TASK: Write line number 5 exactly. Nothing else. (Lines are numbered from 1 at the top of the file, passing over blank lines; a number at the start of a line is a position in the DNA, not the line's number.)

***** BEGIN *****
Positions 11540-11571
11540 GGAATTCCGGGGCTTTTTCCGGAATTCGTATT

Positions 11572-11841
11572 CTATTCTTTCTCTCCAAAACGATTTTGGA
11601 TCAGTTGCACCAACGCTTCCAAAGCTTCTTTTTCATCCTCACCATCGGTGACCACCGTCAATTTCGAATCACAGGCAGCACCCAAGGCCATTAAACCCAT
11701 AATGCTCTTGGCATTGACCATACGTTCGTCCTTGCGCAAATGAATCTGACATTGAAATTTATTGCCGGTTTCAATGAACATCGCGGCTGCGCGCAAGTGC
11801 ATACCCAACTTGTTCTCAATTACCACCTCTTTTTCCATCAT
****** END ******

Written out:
11601 TCAGTTGCACCAACGCTTCCAAAGCTTCTTTTTCATCCTCACCATCGGTGACCACCGTCAATTTCGAATCACAGGCAGCACCCAAGGCCATTAAACCCAT